Austrian Jewry, one, prominent Jewish leader has already given Kurz carte
Prime Minister Benjamin Netanyahu
didn’t wait to find out with whom Kurz will decide to form his coalition. The
day after the Austrian election, he was already on the phone to Kurz to
He succeeded in surprising even
Israel’s long-suffering diplomats. “Standard
procedure in such a case would have been to wait to see who is going to be in
the coalition before calling to congratulate,” said one veteran at
Israel’s Foreign Ministry.
Not only was Netanyahu
broadcasting a message that Israel didn’t mind who Kurz appoints to his new government,
he effectively ‘kosher certified’ even current FPÖ leader Heinz-Christian
Strache who – before becoming a ‘respectable’ politician – took part
enthusiastically in neo-Nazi activities.
Neo-Nazi leader of Austrian Freedom Party, Heinz-Christian Strache at Yad Vashem. Olivier Fitoussi
True, Strache has tried to clean
up his act, even visiting
Israel last year and promising that his
party has no links to Austria’s Nazi past. But he has yet to convince Austria’s
Jews and still remains completely off-bounds.
In the past, Israel has always
adhered to a clear policy that it will not engage with political parties
ostracized by the local Jewish community. The government of the Jewish state
does not undermine Jews in their own countries and will not give any politician
or party its stamp of approval unless they do so.
Netanyahu, however, has abandoned
this policy. And Austria’s Jewish community is not the first he has betrayed.
Three months ago he did the same
to Hungarian Jews. The leadership of the community in Budapest launched an international protest against
the anti-Semitic nature of the Hungarian government’s campaign against Jewish
financier George Soros. Israel’s
ambassador, in line with long-standing policy, backed up the Hungarian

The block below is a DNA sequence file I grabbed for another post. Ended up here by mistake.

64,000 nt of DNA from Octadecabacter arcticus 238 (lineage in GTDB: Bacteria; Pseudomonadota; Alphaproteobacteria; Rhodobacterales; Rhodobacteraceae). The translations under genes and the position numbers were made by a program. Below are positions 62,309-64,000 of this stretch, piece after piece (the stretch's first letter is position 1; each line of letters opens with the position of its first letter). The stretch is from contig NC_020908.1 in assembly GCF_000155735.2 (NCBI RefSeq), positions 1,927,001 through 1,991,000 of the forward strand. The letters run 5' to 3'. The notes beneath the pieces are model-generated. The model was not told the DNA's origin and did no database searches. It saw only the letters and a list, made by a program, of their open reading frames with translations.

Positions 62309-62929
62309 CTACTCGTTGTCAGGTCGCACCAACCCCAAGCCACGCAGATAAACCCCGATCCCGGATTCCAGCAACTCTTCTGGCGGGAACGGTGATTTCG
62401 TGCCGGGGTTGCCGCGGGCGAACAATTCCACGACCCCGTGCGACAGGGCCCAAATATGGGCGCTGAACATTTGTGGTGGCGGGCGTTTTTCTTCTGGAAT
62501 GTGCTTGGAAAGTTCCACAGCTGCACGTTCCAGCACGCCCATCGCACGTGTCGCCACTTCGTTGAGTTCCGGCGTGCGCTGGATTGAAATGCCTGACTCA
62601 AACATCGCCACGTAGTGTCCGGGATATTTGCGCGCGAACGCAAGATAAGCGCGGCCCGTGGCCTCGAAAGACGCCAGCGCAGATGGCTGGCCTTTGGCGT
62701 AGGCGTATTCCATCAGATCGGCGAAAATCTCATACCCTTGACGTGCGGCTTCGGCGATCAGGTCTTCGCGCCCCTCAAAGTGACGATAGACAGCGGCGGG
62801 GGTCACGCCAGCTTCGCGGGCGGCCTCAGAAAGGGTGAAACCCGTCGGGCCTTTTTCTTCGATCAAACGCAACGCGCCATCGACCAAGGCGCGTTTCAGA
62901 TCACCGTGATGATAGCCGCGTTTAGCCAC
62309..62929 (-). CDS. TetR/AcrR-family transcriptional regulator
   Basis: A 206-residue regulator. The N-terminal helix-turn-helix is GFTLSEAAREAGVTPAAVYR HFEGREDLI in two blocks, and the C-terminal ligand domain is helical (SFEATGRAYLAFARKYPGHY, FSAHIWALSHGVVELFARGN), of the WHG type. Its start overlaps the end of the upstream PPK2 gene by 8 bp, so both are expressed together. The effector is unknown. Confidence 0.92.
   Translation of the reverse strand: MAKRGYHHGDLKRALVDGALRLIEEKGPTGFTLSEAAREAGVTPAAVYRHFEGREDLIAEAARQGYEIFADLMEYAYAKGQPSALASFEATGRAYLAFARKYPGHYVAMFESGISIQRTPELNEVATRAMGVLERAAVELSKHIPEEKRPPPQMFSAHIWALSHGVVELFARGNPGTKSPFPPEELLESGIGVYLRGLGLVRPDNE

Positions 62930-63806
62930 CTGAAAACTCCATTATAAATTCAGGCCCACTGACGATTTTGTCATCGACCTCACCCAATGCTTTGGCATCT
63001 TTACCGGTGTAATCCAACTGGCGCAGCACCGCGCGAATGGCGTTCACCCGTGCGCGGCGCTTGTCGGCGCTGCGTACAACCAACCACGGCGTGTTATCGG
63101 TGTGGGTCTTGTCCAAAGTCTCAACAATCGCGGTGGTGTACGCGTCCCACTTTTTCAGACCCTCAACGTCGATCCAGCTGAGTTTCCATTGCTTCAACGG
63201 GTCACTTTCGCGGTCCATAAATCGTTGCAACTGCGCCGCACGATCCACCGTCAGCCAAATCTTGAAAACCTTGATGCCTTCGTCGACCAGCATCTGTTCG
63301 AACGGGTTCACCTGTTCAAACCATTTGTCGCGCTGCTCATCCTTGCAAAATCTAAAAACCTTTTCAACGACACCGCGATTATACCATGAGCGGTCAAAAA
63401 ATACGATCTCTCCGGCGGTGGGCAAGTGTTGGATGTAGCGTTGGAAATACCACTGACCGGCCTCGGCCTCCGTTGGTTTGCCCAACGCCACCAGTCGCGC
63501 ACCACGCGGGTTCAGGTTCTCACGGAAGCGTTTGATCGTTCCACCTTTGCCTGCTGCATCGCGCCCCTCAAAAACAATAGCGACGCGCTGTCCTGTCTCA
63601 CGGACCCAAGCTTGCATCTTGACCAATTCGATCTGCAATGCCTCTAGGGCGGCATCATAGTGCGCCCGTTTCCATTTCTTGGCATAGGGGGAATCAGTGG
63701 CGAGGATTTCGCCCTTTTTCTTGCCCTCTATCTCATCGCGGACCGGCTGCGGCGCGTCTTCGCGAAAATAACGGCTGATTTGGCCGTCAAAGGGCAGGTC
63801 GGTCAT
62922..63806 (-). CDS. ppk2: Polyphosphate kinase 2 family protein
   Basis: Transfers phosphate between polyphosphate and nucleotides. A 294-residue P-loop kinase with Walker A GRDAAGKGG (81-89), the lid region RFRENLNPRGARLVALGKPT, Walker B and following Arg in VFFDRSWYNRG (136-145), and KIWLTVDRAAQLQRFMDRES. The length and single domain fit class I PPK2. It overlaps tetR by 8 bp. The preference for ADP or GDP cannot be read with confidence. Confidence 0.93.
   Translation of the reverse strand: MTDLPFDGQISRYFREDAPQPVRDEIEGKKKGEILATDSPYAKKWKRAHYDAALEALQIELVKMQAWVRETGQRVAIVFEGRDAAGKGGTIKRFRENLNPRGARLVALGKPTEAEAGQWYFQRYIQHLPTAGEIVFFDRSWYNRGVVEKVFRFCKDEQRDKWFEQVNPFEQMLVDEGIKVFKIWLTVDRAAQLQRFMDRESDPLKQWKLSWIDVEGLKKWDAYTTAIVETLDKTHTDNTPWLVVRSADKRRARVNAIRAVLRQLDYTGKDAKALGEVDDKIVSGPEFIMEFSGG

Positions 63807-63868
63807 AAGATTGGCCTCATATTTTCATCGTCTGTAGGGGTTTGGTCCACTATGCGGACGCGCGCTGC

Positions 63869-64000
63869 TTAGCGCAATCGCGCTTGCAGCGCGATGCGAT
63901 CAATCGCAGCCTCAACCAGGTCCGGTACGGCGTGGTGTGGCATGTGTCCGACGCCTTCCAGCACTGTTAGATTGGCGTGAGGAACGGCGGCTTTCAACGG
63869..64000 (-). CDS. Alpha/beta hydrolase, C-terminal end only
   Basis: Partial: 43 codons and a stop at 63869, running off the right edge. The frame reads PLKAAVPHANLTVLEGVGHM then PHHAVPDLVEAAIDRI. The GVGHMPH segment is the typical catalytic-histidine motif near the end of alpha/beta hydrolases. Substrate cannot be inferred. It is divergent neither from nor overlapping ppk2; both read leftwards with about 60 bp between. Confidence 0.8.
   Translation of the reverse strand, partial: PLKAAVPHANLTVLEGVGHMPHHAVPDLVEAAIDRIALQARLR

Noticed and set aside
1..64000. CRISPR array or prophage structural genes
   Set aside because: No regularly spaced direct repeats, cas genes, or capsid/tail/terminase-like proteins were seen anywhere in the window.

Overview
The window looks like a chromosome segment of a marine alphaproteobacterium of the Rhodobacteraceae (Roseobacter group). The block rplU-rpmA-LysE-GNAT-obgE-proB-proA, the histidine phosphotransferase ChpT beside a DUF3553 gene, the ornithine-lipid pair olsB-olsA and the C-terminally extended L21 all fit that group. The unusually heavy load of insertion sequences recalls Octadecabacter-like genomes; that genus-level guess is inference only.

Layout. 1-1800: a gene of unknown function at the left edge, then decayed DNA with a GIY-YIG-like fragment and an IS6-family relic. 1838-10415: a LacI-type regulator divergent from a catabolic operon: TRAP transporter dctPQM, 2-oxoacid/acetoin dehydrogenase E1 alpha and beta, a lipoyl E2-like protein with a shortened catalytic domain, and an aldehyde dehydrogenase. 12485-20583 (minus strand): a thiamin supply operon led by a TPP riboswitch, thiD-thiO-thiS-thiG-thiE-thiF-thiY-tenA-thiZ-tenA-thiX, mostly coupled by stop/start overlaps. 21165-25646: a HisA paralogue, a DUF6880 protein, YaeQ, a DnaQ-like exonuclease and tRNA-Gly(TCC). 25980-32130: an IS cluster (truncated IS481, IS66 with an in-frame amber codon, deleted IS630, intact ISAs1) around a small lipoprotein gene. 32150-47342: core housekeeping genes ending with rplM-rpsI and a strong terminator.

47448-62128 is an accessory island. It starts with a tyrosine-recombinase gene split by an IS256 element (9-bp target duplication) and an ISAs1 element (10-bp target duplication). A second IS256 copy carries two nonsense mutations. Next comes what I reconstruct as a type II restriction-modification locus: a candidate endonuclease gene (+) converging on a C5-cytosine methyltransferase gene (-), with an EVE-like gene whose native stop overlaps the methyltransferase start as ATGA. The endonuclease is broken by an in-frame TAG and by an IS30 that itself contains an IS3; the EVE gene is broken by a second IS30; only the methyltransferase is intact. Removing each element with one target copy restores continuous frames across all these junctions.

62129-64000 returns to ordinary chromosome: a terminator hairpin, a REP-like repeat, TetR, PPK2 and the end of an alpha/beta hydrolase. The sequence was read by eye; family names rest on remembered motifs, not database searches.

Jews, sending a letter of protest to
Prime Minister Viktor Orban. A day later, Netanyahu publicly and humiliatingly
slapped down the ambassador, ordering
him to retract his letter.
File photo: Hungarian government poster portraying financier George Soros and saying “Don’t let George Soros have the last laugh” is seen at an underground stop in Budapest, Hungary July 11, 2017. LASZLO BALOGH/REUTERS
Netanyahu’s policy is pragmatic.
Orban and Kurz are representatives of the wave of populist right-wing politics
sweeping Europe, with which Likud feel comfortable. The leaders themselves are
not suspected of anti-Semitism, quite the opposite. They have promised
“zero tolerance” and profess staunch support for Israel.
Netanyahu sees them as his key
allies in the European Union, a bulwark against the more critical voices coming
from Scandinavia and western Europe. Some of their political allies may be
unsavory, but Bibi is prepared to swallow them for his own diplomatic purposes.
The local Jewish communities don’t have a say.
Not only is it pragmatic.
Netanyahu’s policy is easily justified. He is the elected leader of Israel and
must put its interests first. If he believes that Israel needs the friendship
of Orban and Kurz so badly that it overrules the concerns of Hungarian and
Austrian Jews, he has every right to make that call.
The only problem is, Netanyahu
has insisted in the past that he is not only Israel’s prime minister, but that
he represents all Jews around the world.
In February 2015, shortly after
returning from Paris, where he took part in events in memory of Jews killed in
terror attacks there, and just before he was about to fly off to address
Congress, against Barack Obama’s nuclear deal with Iran, Netanyahu declared: “I
went to Paris not just as the prime minister of Israel but as a representative
of the entire Jewish people.”
The elected leader of a country
in which less than half the Jews of the world live (and only a quarter of them
actually voted for him in the last election) wants the right to address the
world as the representative of all Jews. And he won’t even check with them
Israeli Prime Minister Benjamin Netanyahu speaks before a joint meeting of Congress on Capitol Hill in Washington, Tuesday, March 3, 2015. In a speech that stirred political intrigue in two countries,AP Photo/J. Scott Applewhite